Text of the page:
A. No, the suppliers are the tour operator, cruise line or airline. Travel agents should be bonded to protect their customers if they have financial problems.
Q. Can I get Travel Insurance even if I don’t have a travel agent?
A. Yes, you can get Travel Insurance even if you’re an independent traveler making all your own travel arrangements.
Q. What is a Pre-Existing Medical Condition?
A. Any injury, illness, sickness or medical condition of an Insured or Family Member which either manifests itself or exists during the 60, 90, 180 or 365 days immediately preceding the day you buy Travel Insurance, unless the condition is controlled through the taking of prescription drugs or medication and remains controlled throughout the 60, 90, 180 or 365 day period. A pre-existing condition has manifested itself when medical care, treatment or diagnosis has been given. Any adjustment of a prescription causes that condition to be defined as a Pre-Existing Medical Condition, too.
Q. When covering a pre-existing medical condition, do I need to buy enough insurance to cover all my prepaid trip arrangements? Is there a deadline?
- Purchase enough insurance to cover the cost all of your prepaid non-refundable trip arrangements, and
- Buy the insurance before the deadline, and
- Cover the entire length of your trip (the date you leave through the date you return home) and
- Be medically able to travel
Your Deadline To Waive The Pre-Existing Medical Condition Exclusion:
|Provider & Plan Details||The Pre-existing Conditions Waiver Deadline|
|CSA Freestyle||Prior to or within 24 Hours of your final trip payment date|
|CSA Freestyle Luxe||Prior to or within 24 Hours of your final trip payment date|
|Global Alert Preferred & Preferred Plus||15 calendar days after your initial trip deposit|
|Travelex Travel Select||21 calendar days after your initial trip deposit|
|Travelex Travel Max||30 calendar days after your initial trip deposit|
|Travel Guard||14 calendar days after your initial trip deposit|
|Travel Insured WTP||21 calendar days after your initial trip deposit|
|Travel Insured Gold||30 calendar days after your initial trip deposit|
|TravelSafe||21 calendar days after your initial trip deposit|
|Note: this is annoying and ugly to get your attention: Are you past all the Pre-existing Conditions deadlines, don’t live in Florida, Pennsylvania, New York or Washington and you absolutely need a Pre-existing Conditions Exclusion Waiver? If so, you may qualify for another plan. The reason you can’t easily find it on TripInsuranceStore.com is because its pricing is so complicated. Therefore, I (Steve) built a completely different website for this plan. Note: the price may be higher, but, then again, it’s probably your only choice. This plan’s deadline is the date you pay the last prepaid expense you pay before you depart on your trip. With this plan, the pre-existing medical conditions exclusion waiver may be available if plan is purchased not later than 20 days after initial trip payment or up until final trip payment depending on your state of residence. Get the details.|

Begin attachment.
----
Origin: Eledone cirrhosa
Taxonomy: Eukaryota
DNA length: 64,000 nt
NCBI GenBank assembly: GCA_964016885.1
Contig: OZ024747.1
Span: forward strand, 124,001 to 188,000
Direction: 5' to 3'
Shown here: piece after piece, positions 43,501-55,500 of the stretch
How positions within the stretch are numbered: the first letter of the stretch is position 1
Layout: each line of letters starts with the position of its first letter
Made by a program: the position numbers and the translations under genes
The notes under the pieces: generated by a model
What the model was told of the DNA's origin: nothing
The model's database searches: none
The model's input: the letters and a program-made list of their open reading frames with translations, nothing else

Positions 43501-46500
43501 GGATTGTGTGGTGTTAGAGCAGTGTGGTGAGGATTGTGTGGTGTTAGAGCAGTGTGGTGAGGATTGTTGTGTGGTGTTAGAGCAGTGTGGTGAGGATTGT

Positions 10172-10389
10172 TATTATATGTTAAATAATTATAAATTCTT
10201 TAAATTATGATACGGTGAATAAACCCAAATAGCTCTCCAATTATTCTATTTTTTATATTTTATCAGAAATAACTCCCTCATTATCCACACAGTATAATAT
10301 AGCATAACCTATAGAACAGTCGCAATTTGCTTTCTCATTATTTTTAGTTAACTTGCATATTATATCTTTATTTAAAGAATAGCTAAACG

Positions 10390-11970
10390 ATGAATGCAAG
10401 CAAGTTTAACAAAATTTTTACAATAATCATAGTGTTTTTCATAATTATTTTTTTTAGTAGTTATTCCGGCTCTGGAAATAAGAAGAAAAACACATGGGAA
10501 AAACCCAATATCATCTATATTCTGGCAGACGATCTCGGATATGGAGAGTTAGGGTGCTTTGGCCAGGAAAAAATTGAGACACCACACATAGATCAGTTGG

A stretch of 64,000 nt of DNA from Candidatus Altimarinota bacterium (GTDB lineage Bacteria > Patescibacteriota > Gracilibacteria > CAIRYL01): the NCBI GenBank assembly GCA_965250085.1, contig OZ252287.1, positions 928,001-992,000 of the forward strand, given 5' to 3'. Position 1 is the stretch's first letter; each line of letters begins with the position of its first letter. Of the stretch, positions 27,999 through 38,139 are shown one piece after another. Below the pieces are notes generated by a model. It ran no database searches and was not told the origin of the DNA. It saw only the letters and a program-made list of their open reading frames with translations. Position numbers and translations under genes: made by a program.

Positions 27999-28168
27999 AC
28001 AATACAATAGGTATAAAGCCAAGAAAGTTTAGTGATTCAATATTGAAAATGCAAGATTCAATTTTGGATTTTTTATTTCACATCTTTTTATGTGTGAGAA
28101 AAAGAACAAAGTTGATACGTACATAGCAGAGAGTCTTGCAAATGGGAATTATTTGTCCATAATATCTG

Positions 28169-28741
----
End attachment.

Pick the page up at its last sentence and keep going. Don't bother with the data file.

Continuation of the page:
Q. What do you mean by the Lookback Period?
A. A period of 60 to 365 days prior to the day you buy Travel Insurance. The Lookback Period defines what is and what isn’t a pre-existing medical condition. All travel insurance plans have a Lookback Period.
Q. What date do I use for my initial trip deposit date?
A. Count the earliest day you paid any money, arranged for frequent flyer tickets or gave your credit card number. Learn more
Q. What do I use for my travel dates?
A. Day #1 is the day you leave your home. The last day is the day you return home. You have to cover the entire time you’re away from home.
Q. What kinds of trips does Travel Insurance cover?
A. Any pleasure or business trip can be covered as long as it takes you away and has fixed travel dates.
Q. Where do I have to live to be able to buy one of these plans?
- CSA Freestyle: You have to be a US or Canadian resident (except Quebec)
- Global Alert: You have to be a US resident.
- Travelex Select: You have to be a US resident or citizen.
- Travelex Max: You have to be a US resident or citizen.
- Travel Guard: You have to be a US resident
- Travel Insured: You have to be a US resident
- TravelSafe: You have to be a US resident
Q. What should I do if I get sick or hurt?
- Make sure you seek medical help. In order to have your claim covered, you have to seek the initial medical treatment on your trip. If you, a family member or a traveling companion gets sick, hurt or dies, you have to have it corroborated by a physician. If your physician’s a family member, make sure you go see a physician who isn’t a part of your family.
- Call the insurance company collect (from anywhere in the world). You need to find out what else you should do right away. This is especially important because if you need emergency transportation, the insurance company has to arrange it for you. More